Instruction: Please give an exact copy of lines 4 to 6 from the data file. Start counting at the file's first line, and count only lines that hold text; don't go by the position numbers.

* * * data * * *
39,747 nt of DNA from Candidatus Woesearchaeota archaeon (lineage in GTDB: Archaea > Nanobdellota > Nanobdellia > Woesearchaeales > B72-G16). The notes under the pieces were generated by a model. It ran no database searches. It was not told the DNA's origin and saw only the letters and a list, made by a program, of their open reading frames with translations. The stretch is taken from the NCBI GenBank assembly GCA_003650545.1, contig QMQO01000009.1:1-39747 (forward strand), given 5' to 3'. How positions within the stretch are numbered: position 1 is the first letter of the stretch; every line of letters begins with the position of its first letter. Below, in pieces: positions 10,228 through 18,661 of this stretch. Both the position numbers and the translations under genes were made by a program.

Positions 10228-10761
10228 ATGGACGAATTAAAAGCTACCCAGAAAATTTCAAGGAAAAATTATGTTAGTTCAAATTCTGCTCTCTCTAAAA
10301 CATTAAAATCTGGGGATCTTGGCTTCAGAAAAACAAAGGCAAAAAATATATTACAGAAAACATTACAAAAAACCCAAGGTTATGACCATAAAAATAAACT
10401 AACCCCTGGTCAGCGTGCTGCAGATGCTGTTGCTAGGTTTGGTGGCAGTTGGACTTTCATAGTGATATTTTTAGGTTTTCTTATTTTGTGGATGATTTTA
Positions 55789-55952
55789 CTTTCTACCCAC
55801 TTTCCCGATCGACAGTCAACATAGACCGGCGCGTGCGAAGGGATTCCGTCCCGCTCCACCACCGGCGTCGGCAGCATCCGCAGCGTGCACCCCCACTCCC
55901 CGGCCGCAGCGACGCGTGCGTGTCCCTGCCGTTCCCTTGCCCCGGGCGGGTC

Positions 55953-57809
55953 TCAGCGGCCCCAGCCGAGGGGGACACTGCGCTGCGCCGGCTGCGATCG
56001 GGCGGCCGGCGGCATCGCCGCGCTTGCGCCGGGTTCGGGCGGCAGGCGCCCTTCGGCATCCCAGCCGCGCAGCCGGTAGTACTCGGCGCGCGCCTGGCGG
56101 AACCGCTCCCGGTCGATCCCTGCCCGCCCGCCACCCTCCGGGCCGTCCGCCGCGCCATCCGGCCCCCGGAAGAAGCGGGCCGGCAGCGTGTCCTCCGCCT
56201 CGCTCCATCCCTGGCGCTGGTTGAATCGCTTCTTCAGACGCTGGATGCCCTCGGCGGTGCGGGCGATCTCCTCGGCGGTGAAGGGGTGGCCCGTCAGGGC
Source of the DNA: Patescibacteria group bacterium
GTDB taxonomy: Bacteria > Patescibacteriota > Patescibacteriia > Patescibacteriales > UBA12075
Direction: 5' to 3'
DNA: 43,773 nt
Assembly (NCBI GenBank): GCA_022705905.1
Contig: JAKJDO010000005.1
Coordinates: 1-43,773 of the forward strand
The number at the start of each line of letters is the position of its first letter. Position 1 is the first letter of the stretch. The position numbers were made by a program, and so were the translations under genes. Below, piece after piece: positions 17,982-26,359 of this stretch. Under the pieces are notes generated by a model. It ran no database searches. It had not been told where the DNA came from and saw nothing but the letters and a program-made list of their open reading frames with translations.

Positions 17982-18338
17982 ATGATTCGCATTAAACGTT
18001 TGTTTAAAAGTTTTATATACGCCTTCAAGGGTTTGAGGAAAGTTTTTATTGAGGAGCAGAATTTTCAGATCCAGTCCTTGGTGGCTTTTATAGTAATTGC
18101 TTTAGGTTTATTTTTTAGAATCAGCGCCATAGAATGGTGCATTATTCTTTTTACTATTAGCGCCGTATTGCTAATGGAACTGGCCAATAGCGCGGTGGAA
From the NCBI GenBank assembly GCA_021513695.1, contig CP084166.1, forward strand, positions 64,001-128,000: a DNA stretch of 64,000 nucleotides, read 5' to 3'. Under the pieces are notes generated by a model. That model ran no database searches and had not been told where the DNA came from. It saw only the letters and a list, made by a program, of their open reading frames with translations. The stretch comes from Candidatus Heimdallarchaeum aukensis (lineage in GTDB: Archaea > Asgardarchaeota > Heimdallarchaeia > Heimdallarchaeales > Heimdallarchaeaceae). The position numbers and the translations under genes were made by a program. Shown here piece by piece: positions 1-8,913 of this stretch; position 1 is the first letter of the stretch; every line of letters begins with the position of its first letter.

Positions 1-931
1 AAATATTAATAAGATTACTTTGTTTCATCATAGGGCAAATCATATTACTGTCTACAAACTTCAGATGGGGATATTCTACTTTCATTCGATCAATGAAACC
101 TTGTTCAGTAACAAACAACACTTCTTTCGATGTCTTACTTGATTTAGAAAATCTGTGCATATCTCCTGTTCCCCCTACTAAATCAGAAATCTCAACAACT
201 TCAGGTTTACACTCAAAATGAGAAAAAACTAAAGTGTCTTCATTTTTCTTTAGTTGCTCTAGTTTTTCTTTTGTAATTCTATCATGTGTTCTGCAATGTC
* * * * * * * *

10301 CATTAAAATCTGGGGATCTTGGCTTCAGAAAAACAAAGGCAAAAAATATATTACAGAAAACATTACAAAAAACCCAAGGTTATGACCATAAAAATAAACT
10401 AACCCCTGGTCAGCGTGCTGCAGATGCTGTTGCTAGGTTTGGTGGCAGTTGGACTTTCATAGTGATATTTTTAGGTTTTCTTATTTTGTGGATGATTTTA
Positions 55789-55952